This week, we’re getting personal.
As this column is published on Frontstretch.com, on September 24, 2010, yours truly is celebrating (in my own humble way) 72 years on this planet. Unsure how much time I may have spent on another planet, but there are a few times when I’ve been accused of being from out there in space somewhere.
When people tell me I don’t look 72, I have a standard answer, “I used to drink a LOT of preservatives.”
But I have to feel really blessed about the experience I’ve had and the people I’ve met in these years.
As I’ve recounted before, I became a race fan when I was less than 10 years old, when my parents, after an invitation from an uncle, decided to take in what they called the “hardtop” races at the Jeffersonville (Ind.) Sportsdrome, across the river from Louisville.
“Hardtops” were mainly 1939 and 1940 Fords, with a Hudson or two thrown in.
Suffice to say, I was hooked.
Hooked with the whole scene – the fast qualifier carrying the Stars & Stripes during the playing of the National Anthem, the smell of burning rubber, the beating and banging of hard-core old-fashioned racing, etc.
Then when somebody asked me to start selling National Speed Sport News in the grandstands, I naturally began reading what I was trying to sell, and found out there was a whole world of racing out there. Before this, I knew about Indianapolis because Dad made a yearly pilgrimage, but I never dreamed how much racing was going on in this great land of ours.
Since then, I’ve been blessed as well as hooked. Except for a four-year interlude while serving our country in the U.S. Air Force, three of it spent in northern Japan (a sorely needed education in maturity on its own), I’ve been involved in motorsports in some way or another.
My main jobs have ranged from selling vacuum cleaners through a stint as a Fuller Brush man, to pumping gas, serving as assistant manager at a pharmaceutical warehouse, and finally as a weekly newspaper editor before moving into the sport full-time.
Through all those, I was a race official following a short-lived adventure as a driver, mostly as a flagman/starter.
I was blessed, as I said, and truly privileged to meet a lot of the sport’s great drivers, mechanics, owners, etc.
Some of my warmest memories are from the seasons I spent with ARCA and the original American Speed Association, and becoming friends with some of the greatest people the sport has seen.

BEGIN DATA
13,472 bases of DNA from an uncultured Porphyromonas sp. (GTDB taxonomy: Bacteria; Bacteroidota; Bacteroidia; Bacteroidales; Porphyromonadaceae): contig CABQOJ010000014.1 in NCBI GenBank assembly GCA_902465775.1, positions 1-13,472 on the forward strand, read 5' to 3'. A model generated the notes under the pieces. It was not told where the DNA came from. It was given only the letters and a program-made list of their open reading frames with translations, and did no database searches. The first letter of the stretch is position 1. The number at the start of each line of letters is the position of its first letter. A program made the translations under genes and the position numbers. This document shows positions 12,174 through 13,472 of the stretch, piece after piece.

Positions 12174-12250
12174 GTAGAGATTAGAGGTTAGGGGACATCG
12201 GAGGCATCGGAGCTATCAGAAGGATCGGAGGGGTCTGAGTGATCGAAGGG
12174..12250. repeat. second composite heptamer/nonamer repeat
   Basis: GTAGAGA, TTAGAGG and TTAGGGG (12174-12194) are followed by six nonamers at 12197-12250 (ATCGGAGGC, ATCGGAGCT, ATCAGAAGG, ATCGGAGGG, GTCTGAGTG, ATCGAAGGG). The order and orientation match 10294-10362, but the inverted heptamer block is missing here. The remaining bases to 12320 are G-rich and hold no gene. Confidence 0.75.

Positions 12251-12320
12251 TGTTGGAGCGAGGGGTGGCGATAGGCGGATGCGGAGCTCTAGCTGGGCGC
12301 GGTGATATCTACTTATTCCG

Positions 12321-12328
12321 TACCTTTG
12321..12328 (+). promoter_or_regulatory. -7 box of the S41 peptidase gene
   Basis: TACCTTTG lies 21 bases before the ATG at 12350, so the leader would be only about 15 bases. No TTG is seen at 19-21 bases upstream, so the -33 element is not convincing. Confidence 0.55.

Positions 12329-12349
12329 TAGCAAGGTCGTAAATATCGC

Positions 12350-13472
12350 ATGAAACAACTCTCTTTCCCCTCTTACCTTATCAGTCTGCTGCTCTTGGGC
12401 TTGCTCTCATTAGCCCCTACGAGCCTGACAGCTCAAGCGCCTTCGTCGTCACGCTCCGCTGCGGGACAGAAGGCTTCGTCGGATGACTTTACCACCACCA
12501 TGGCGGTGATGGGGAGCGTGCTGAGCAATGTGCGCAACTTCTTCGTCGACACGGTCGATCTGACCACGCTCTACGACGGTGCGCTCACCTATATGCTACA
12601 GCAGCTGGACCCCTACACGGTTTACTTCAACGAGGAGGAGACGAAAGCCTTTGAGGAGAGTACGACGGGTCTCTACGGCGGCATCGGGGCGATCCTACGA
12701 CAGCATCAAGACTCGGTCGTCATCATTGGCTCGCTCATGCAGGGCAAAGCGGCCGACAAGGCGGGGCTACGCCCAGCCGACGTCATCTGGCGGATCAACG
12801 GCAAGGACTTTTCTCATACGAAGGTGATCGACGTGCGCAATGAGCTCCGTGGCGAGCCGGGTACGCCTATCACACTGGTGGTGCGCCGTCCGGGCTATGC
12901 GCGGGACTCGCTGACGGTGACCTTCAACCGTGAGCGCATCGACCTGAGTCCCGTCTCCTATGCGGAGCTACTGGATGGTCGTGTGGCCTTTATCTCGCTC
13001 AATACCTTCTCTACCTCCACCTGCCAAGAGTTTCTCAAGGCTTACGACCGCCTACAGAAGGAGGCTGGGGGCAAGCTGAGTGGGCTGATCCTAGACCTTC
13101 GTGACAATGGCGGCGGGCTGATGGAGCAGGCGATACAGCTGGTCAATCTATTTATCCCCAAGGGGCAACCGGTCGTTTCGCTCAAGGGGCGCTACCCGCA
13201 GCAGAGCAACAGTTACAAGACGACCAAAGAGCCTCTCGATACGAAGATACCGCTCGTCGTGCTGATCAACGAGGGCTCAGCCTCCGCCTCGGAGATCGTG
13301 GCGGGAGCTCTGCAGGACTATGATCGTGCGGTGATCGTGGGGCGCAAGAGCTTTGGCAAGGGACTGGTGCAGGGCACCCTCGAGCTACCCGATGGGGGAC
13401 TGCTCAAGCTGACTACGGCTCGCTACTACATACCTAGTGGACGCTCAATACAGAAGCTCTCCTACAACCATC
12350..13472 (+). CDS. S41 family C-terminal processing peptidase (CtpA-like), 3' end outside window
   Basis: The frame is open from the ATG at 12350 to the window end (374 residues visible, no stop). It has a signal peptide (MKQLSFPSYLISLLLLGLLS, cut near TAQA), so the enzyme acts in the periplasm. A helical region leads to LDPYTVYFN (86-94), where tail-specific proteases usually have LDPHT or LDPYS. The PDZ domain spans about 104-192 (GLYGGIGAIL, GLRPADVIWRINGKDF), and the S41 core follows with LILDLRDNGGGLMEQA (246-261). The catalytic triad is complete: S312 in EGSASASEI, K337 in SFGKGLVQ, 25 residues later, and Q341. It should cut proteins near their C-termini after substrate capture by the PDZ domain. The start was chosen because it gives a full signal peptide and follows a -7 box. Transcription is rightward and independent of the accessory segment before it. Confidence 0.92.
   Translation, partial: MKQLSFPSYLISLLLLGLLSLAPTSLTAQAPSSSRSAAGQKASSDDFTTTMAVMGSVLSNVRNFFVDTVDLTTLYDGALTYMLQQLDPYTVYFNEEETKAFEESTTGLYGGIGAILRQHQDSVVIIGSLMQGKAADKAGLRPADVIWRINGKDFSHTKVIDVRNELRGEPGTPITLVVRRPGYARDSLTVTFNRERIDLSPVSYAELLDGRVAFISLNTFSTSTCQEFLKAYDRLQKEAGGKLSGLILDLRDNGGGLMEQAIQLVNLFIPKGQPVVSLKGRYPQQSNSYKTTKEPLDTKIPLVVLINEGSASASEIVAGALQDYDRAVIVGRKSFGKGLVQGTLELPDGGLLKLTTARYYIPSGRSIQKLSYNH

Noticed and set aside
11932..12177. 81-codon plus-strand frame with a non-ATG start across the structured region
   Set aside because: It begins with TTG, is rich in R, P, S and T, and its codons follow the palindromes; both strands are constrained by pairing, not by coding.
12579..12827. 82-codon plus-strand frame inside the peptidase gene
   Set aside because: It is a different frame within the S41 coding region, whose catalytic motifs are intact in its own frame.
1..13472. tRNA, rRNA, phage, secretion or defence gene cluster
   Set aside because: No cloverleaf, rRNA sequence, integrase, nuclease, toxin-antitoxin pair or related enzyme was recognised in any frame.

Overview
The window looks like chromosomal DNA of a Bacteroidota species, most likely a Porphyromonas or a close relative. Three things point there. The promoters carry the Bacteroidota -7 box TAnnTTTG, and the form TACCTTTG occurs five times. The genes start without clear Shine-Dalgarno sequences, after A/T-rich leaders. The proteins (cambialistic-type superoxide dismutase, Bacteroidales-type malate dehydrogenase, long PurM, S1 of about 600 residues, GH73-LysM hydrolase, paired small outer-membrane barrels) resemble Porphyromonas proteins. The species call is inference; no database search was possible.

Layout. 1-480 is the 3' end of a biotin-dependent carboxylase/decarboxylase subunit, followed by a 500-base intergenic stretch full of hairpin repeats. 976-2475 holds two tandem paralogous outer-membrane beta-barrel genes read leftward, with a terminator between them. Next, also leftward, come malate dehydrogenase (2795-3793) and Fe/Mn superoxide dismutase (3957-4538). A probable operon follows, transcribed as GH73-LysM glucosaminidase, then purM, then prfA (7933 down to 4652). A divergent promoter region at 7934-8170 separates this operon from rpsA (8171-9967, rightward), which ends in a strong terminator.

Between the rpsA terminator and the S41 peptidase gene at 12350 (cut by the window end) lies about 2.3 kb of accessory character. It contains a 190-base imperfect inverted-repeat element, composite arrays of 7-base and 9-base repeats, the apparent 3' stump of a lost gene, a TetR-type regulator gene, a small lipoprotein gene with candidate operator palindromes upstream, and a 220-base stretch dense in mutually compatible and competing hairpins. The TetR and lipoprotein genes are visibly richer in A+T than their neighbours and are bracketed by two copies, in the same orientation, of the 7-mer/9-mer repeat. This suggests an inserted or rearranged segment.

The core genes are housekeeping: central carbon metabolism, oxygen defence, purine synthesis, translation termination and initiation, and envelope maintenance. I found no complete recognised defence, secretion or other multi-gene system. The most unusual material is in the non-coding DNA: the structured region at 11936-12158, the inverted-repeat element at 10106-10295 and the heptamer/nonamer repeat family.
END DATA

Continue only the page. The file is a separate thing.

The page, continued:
People like Bill Kimmel, Andy Hampton, Jesse Baird, Bobby Allison, Lamarr Marshall, Dick Trickle, Alan Kulwicki, Rusty Wallace, Mark Martin, Don Gregory, Mike Miller, and so many, many others, including the dean of all crew chiefs, the late Howie Lettow. And even lesser-known owners and crew members who were such great personalities. The names of Bud St. Amant and Roy Marvin come to mind. I’ve probably left out a few names, and for that I truly apologize. They say the memory is the second thing to go. I forget what the first thing is supposed to be.
In 1985, when I left the newspaper field and went to Indianapolis Raceway Park at the behest of the late Bob Daniels as news director, I was introduced to the world of drag racing, road racing, and NASCAR. Over the next 15 years I met a whole new batch of famous friends. Some, I learned, weren’t as crusty as I had been led to believe.
Connie Kalitta, for example. His son, Scott, who was killed a couple of years back, had given me a Kalitta Flying Service hat back in the late 80s. I noticed it was getting pretty ragged awhile back and shot off an e-mail with a photo, wanting to know how much a new one would cost. Two weeks, later, I got TWO new Kalitta Air hats in the mail, one of which was autographed by the man himself, and which will hang on my wall in a place of honor.
In those intervening years, I watched John Force’s career take off and found out that he’s just as gregarious in person as he comes across on TV. And I learned that Wally Parks was one of the most down-to-earth genuine people in the world.
One of my favorites was Jim Head, who has rarely had sufficient sponsorship support but continues to compete in the nitro ranks.
During a rental test session one day, he borrowed a radio from one of our people and asked if he could have time for one more run. He had flown in with his Pitts Special aerobatic plane, and I told him he could have the extra run, but I didn’t want to see a simple slow roll over the drag strip as he left, like he did when he arrived. He always buzzed the place to let his crew it was time to pick him up at the old Speedway Airport.
He said, “I’ll put on an air show for you.” And he did.
I’m sorry to ramble on so much about myself, but I’m so thankful to all the people who have allowed me to have so much fun over these 50-plus years. There’s an old saying that “Getting there is half the fun,” and I’ve found it’s true.
Hey, that reminds me of another story…maybe next week.
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